John Bonner Buck

Dr. John Bonner Buck, who achieved preeminence as a biologist for his studies in bioluminescence, died peacefully at his home in Sykesville, MD on March 30, 2005, aged 92.

Dr. Buck’s scientific career began one summer during his undergraduate studies at The Johns Hopkins University in Baltimore, when he undertook an investigation into the flashing behavior of a local firefly species, Photinus pyralis, which abounds in Baltimore every July. Working in his back yard, aided by a schoolboy neighbor, he timed flashes and measured temperature and ambient light with equipment from the departmental storeroom. This study revealed that the timing of the flashing was the basis of the dialog between these insects. He subsequently completed his Ph.D. also at Johns Hopkins, working under Professor S.O. Mast. His thesis, published in 1937, reported on periodicity and diurnal rhythm, plainly showing what must have been one of the earliest examples of a circadian rhythm involving bioluminescence. In 1939 Dr. Buck married Professor Mast’s daughter Elisabeth, who continued as his wife and research companion throughout the remaining 65 years of his life.

Following postdoctoral studies at the California Institute of Technology, where Dr. Buck pursued cytological interests, he spent two years at the Carnegie Institute as a Research Associate, and then joined the faculty at the University of Rochester. He moved in 1945 to The National Institutes of Health, where he later became head of the Laboratory of Physical Biology. Reflecting his own wide interests, the Laboratory pursued research on vision, photosynthesis, muscle physiology, insect respiration, and many aspects of bioluminescence. He remained at NIH until his retirement into emeritus status in 1985, after which he continued regular publication of research papers, his last appearing in the Journal of Insect Behavior in 2002.

From 1933 until the end of his life he conducted his research during the summer months at the Marine Biology Laboratory in Woods Hole, MA, instructing on the Laboratory’s famous Invertebrate course in 1942 -1944 and again in 1957 -1959, and acting as a Corporation member during 1937 -1985 and a Trustee of the Laboratory during 1959 -1977.

Dr. Buck became interested in the synchronous flashing reported, as early as 1680, to occur in some tropical firefly species, and this topic dominated his work subsequent to his observing it first-hand in Thailand and Borneo in 1965 and again in 1969, when he led the National Science Foundation’s South East Asian Bioluminescence Expedition to Papua-New Guinea on the research vessel Alpha Helix. The synchrony modeling effort begun by Dr. Buck grew into a fascinating example of comparative behavioral physiology, showing that the same observed behavior – flash synchrony – is achieved and maintained in quite different ways by different species. He was one of the earliest to theorize about the evolutionary and adaptive significance of bioluminescence, including marine bioluminescence, and synchrony. His chapter in Peter Herring’s landmark volume, Bioluminescence in Action remains a frequently cited work on the functions of bioluminescence across all phyla.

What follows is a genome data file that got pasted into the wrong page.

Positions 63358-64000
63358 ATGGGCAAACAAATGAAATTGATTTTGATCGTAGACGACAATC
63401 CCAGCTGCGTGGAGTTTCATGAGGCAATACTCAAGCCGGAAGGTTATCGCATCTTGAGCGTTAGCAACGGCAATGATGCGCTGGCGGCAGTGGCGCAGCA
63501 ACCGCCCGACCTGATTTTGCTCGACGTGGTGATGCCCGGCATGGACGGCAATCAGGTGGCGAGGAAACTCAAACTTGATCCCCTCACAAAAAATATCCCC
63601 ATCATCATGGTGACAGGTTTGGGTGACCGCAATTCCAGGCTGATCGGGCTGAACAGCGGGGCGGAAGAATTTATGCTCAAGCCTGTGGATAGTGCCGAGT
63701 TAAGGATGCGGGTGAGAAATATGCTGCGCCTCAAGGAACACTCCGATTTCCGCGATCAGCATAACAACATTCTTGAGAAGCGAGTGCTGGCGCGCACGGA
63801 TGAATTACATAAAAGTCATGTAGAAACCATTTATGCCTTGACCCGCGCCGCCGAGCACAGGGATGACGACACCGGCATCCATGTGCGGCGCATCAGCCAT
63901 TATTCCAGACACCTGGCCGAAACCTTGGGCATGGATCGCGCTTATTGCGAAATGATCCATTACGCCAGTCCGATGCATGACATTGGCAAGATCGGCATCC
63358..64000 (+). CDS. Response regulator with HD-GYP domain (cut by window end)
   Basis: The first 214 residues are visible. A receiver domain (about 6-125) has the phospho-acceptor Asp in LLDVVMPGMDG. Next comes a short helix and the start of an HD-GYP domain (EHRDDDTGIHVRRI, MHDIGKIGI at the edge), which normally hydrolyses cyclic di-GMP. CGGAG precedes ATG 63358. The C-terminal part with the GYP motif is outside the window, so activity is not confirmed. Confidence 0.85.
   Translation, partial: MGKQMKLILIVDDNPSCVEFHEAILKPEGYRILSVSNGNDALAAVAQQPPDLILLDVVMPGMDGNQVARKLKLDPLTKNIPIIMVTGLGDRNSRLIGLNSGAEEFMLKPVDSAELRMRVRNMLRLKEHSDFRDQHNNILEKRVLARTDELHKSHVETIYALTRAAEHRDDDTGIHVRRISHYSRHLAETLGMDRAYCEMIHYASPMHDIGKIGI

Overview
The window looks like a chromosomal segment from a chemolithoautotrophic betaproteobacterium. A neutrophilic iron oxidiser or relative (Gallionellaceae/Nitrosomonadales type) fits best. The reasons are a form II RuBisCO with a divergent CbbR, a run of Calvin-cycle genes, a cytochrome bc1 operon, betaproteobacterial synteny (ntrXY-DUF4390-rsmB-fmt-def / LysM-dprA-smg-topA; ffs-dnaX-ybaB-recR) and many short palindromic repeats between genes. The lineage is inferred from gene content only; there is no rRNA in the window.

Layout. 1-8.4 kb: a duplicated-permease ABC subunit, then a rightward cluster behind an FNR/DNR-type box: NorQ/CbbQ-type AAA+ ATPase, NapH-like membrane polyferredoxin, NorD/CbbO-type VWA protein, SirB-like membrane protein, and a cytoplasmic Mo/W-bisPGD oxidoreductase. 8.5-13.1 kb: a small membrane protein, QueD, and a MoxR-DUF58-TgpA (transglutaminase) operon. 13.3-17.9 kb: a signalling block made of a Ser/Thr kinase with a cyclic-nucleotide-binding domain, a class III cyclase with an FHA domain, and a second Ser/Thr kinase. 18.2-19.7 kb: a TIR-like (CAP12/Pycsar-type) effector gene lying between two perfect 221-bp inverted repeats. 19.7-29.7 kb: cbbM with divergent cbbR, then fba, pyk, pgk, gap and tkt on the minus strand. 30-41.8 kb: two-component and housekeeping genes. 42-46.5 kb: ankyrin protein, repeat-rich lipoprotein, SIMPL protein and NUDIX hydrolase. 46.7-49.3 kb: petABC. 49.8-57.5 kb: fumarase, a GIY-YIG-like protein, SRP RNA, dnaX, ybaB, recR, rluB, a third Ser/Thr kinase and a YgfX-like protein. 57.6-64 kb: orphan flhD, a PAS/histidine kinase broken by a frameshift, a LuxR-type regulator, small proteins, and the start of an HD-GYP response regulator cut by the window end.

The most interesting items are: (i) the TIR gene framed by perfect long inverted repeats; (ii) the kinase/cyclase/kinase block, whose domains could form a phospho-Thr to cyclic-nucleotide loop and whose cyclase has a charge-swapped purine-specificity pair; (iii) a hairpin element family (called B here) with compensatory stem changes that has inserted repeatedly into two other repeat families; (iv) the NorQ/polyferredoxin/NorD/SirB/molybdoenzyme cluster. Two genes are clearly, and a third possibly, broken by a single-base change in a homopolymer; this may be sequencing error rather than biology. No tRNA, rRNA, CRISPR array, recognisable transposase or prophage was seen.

Dr. Buck had wide-ranging interests outside his scientific work. His honeymoon included an ascent of the Grand Teton. He participated for many years in the Woods Hole Yacht Club’s Cape Cod Knockabout racing series, and wrote entertaining reports on the races for the Falmouth Enterprise newspaper under the pseudonym Old Salt. He was also a prolific poet, essayist and photographer.

He was an ardent pacifist, registering as a conscientious objector during the Second World War. He became a convinced Quaker following his move from Rochester to NIH. He stood a weekly vigil throughout the Vietnam War, and helped found the Bethesda Friends – Meeting. He was active in environmental causes, and in the pursuit of nuclear disarmament and civil rights.

Dr. Buck was much loved, and will be deeply missed by his wife of 65 years, Elisabeth (Mast) Buck, of Sykesville, MD and Woods Hole, MA; his two sons, Peter Mast Buck of Alexandria VA, and Alan Brewster Buck of Pocasset, MA; his daughters, Susan Buck Hibbitt of Bristol, RI, and Judith Buck Gyovai of Brownfield, ME and Woods Hole, MA; and his twelve grandchildren and five great-grandchildren.

Memorial contributions may be made to the John and Elisabeth Buck Scholarship, Marine Biological Laboratory, Woods Hole, MA 02543.